Hamilton equals Schumacher’s race victories at the Nürburgring

Defending world champion Lewis Hamilton has equalled the great Michael Schumacher with the all-time Formula 1 win record by taking victory in the Eifel Grand Prix ahead of Max Verstappen, while Valtteri Bottas retired with a mechanical issue.

Daniel Ricciardo completed the podium for Renault ahead of Racing Point’s Sergio Perez after a late safety car spoiled what looked like being a close run battle between the pair over the final laps.

At the start, Hamilton made the better getaway and pulled alongside his teammate approaching the first corner.

The Black Arrows both went deep into the right-hander, going wide into the runoff on the exit as Bottas hung on around the outside, which gave him the inside line into the Turn 2 left and he was able to muscle back into the lead.

Bottas shot clear of Hamilton around the rest of the opening tour, making sure he was immediately out of DRS range, extending his lead gradually over the next few laps.

But Bottas’s lead never exceeded two seconds as he, Hamilton and Verstappen quickly moved clear of Charles Leclerc’s Ferrari, which was holding up Ricciardo and Alex Albon in the other Red Bull.

The three leaders were the only drivers able to lap in the one minute, 32 seconds during the early laps on the softs, with Leclerc nearly 20 seconds off the lead by the time Ricciardo passed him around the outside of Turn 2 on lap nine of 60.

By this stage Hamilton had begun to erode Bottas’s advantage, and just after the Briton had gained 0.3 seconds on lap 12, the leader locked up heavily at the start of the next tour and went deep at Turn 1.

Hamilton immediately stole to the outside of Turn 1 and took first place, with Verstappen quickly over the rear of Bottas, who pitted at the end of lap 13 to replace his ruined softs with mediums.

This proved to be even more costly for Bottas a few laps later, when the virtual safety car was called as George Russell pulled off to retire his damaged car, sustained when Kimi Raikkonen tipped to Williams onto its left-hand wheels when he lost the rear of his Alfa Romeo following Sebastian Vettel closely in Turn 1, on the run to the hairpin.

The VSC meant Hamilton, who had pulled further clear of Verstappen with a strong of rapid laps in the one minute, 31 seconds after taking the lead, and Verstappen were able to pit and gain significantly compared to Bottas.

Things then got worse for Bottas when he dropped behind Lando Norris and Sergio Perez, who were yet to stop having been running behind Ricciardo before the Renault driver pitted under the virtual safety car, reporting a loss of power.

The issue got worse over the next lap despite Mercedes issuing a string of reset instructions and he was forced come in at the end of lap and retire with a suspected MGU-H problem.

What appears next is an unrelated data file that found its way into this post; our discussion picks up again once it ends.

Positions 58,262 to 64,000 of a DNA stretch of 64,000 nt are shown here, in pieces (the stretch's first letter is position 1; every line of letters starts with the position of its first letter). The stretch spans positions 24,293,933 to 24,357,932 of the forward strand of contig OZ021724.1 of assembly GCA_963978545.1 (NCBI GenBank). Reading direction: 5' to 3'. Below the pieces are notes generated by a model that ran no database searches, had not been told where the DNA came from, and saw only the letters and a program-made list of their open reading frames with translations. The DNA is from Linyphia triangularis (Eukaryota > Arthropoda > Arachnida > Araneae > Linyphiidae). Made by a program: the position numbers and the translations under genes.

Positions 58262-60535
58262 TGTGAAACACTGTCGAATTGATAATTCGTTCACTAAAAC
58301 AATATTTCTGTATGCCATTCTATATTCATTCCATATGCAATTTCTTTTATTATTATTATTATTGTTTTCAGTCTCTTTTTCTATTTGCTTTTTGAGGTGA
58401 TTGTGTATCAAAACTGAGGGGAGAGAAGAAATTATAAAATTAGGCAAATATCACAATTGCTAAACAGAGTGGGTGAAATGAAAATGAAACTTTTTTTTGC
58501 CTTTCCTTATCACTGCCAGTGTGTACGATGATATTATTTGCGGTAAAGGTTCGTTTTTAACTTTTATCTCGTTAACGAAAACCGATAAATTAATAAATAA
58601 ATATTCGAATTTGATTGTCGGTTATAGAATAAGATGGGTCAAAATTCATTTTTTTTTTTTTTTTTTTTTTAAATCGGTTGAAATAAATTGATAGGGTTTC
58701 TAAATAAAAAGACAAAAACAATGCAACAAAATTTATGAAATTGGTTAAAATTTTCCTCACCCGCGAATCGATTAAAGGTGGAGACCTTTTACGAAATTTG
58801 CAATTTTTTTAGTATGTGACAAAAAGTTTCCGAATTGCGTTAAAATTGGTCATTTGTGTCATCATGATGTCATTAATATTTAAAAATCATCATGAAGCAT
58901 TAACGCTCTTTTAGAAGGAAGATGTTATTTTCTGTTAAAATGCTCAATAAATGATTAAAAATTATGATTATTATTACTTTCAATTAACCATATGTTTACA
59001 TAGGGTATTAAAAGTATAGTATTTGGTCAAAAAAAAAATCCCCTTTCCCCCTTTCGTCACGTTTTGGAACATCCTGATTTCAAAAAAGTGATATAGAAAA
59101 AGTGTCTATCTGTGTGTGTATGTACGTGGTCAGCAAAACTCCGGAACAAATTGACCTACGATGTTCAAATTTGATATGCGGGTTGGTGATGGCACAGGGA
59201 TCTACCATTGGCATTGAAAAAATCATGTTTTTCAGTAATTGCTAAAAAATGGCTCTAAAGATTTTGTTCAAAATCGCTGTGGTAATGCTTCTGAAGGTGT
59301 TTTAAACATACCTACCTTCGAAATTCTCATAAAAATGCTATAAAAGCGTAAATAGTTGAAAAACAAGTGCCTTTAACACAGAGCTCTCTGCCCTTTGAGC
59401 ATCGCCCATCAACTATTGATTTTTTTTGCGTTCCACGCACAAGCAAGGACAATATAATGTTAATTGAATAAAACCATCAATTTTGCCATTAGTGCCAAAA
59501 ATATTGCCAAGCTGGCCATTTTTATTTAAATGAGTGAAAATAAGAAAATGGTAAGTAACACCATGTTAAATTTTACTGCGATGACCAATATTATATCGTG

Verstappen had gained two seconds over Hamilton as Red Bull gained with a faster pitstop, and he briefly got under two seconds behind the Mercedes as they both lapped in the early 1m30s, but the world champion was quickly able to re-establish a clear lead.

As Hamilton gradually extended his advantage over the middle phase of the race, taking it over ten seconds for the first time at the end of lap 42, the attention turned to the fight for third.

Ricciardo’s pit stop under the virtual safety car meant he would have to go long to the finish on a one-stopper, with his rival for the final rostrum spot becoming Perez when Norris became hobbled with a power problem that McLaren seemingly could not rectify with a stream of settings change instructions.

Perez, who ran long in the first stint to lap 30 on his softs, then caught Leclerc, who had pitted after being passed by Ricciardo early-on, and it was the Perez’s turn to lose time behind the Ferrari.

When he did get into the chicane on lap 35 he was 17.5 seconds behind the Renault, and quickly set about eating into its advantage.

Perez closed four seconds over the next five laps, but the race was then interrupted again approaching the race’s final quarter when Norris pulled off the track at Turn 6, with his right-rear bodywork smoking, and the safety car was called out.

Mercedes, Red Bull and Renault pulled the top three in as soon as they could, with Racing Point initially leaving Perez out on his mediums before he too came in and switched to the softs, which the leaders had also taken.

The safety car stayed out until lap 50, with Hamilton and Verstappen complaining about its speed as they fought to keep heat in their tyres on another cold day in the Eifel mountains.

When it did come in, Hamilton had dropped Verstappen at the final chicane, with the Dutchman actually attacked by Ricciardo into Turn 1, which he was able to rebuff.

The two leaders alone were able to shoot into the one minute, 28 seconds – with Hamilton setting a strong of fastest laps to again build up his lead – as Ricciardo, after briefly coming under pressure from Perez following his failed look to take second, gradually eased clear of Perez.